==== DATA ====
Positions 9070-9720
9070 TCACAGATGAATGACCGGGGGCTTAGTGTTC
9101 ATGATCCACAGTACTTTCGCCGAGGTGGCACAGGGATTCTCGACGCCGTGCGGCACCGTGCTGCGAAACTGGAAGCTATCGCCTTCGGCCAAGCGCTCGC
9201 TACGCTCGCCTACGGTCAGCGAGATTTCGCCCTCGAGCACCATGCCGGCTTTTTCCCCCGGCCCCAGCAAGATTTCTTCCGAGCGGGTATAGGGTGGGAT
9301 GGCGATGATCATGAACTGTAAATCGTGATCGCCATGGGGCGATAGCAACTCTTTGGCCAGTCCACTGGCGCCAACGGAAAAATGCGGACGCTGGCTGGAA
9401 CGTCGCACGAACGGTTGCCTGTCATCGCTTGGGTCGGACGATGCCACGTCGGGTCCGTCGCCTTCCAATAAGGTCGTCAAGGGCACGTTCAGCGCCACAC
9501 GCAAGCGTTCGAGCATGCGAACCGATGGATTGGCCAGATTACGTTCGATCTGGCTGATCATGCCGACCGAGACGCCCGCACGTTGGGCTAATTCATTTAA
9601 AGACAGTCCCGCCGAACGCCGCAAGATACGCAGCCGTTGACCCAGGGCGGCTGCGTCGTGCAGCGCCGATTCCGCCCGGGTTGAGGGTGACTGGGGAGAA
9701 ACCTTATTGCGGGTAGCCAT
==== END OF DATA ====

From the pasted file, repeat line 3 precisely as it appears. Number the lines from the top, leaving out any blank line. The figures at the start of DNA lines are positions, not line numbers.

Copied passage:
9101 ATGATCCACAGTACTTTCGCCGAGGTGGCACAGGGATTCTCGACGCCGTGCGGCACCGTGCTGCGAAACTGGAAGCTATCGCCTTCGGCCAAGCGCTCGC